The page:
Anyway, many years have passed since, and my parents are not only civil towards each other, they are friends. Like actual friends. As in, they like each other. Heck, they make funny jokes about how they used to be married, and they genuinely enjoy each others company. They respect the hell out of each other. So sure, they're not "together" but I don't think there is lack of love in my family or even for each other. And that's really special.

It's also made break-ups hard for me because I always assume that people will want to be friends. But that's perhaps another blog post entirely.

What was I saying? Oh yes! My parents are awesome? Oh wait! Dating. Dating advice.

I don't know if it's a "divorced parent" thing. Or a "my family" thing but we're pretty open in my immediate family. This was made very clear when my parents started dating other people and they asked my brother and I for advice.

It makes sense from a logical point of view. Technically, we had been in the dating pool more recently. We were also already privy to their private lives. And finally, I imagine they believed that we would be sensitive to their raw emotional state which, for the most part, we were.

And LOOK AT ME NOW writing a blog post about their lives. That's what you get for raising a writer! Huzzza. You created me, mom and dad!

Our dating advice, good or bad, was shared between us and not really talked about (until now). I had never thought that this was a weird thing until last summer when I was living in Vancouver and my dad went on a first date.

My dad had met a very nice woman and told me the story of how he asked her out. My dad, for the record, has way more game then myself or my brother do. I don't know what his secret is but I'm waiting to find out.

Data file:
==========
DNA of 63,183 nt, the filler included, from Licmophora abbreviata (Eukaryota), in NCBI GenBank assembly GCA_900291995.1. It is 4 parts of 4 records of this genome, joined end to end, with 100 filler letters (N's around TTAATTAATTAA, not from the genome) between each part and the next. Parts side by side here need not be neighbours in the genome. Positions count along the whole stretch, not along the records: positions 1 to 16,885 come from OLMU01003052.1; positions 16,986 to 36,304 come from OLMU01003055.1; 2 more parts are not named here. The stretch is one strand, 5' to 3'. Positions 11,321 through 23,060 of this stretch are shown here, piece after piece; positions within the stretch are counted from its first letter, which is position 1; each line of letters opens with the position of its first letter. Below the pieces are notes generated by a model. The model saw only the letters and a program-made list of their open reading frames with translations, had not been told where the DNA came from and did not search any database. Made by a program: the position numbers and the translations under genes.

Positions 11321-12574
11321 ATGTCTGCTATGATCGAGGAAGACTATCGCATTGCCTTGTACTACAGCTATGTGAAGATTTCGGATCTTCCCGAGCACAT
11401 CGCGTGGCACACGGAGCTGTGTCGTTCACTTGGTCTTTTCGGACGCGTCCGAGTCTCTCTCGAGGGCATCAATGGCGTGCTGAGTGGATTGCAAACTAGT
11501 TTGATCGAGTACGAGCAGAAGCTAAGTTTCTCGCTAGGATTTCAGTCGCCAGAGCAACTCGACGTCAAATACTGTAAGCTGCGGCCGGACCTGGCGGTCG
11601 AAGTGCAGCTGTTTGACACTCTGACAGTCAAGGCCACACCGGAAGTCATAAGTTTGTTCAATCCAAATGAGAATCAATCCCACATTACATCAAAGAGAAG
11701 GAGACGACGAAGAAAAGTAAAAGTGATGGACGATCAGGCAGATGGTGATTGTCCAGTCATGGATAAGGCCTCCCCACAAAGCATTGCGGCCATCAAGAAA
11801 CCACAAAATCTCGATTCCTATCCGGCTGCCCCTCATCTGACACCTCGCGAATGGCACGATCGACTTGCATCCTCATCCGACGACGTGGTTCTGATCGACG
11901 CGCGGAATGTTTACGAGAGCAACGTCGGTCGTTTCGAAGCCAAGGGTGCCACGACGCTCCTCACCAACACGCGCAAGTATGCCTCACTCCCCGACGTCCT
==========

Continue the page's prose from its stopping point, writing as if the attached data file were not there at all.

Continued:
Anyway. He went on a date with this charming woman while I sat at home and watched a teen drama on Netflix and ate popcorn. It later occurred to me (as I was involved in my 4th episode of my very good/bad teen drama) that he was out much too late.  My father is up with the birds and is in bed at a (really early) reasonable hour. My mind began to whirl.

What had happened to him? Was he okay? Was this woman a kidnapper? Oh my god-why did I let him go out so late with this strange woman!

I suddenly stopped myself. I put my popcorn bowl down. I looked at my baggy pyjamas and my worried face and was struck with the realization that this is what parenthood must feel like.
I was worried if his date wasn't going well. Worried that this woman had murdered my dad. And just as I was imagining all sorts of horrible things, I heard his keys jingle in the door.

My dad walked in smiling at me like a guilty teenager. "It's awfully late, Dad" I mock scolded him. Then in this strange "Freaky Friday" moment, he sat down with me and we talked about his night.We dissected his coffee date and talked about the possible meanings of what was said and their mutual hopes for a second date. It was at that moment I realized that yes, my parents and I might have a slightly strange relationship. And yes, I probably shouldn't worry about my sixty-something year old father on a first date. But at least we care.

*Care in a strange I know too much about your life kind of way. But also in a I-would-do-anything-for-you type of way.

Seeing my parents getting "out there" made me realize that putting yourself out there is scary and important at any age. And no matter how old we get, we all still feel a bit funny before a first date.

 So yeah, at times, I've been my parents wingman and it's been slightly strange.
But maybe that's what happens when your family gets over their empty nest syndrome. You become your parents wingman.

P.s My dad and this woman are still good friends. He is currently looking for the love of his life.

How about you? Have you ever been in a similar position? If so, leave a comment below. I'd love to hear from you.



My work is completely funded by my readers-if you'd like to keep this an ad-free space, please consider making a small monthly donation below to keep the blog posts coming. You are also invited to make a one-time donation in my "tip jar." Thanks for all the love and support. - Laurel Monthly Contribution:
Monthly Contribution
One time donation
Tip Jar: Support this artist
Tip Jar: Support this artist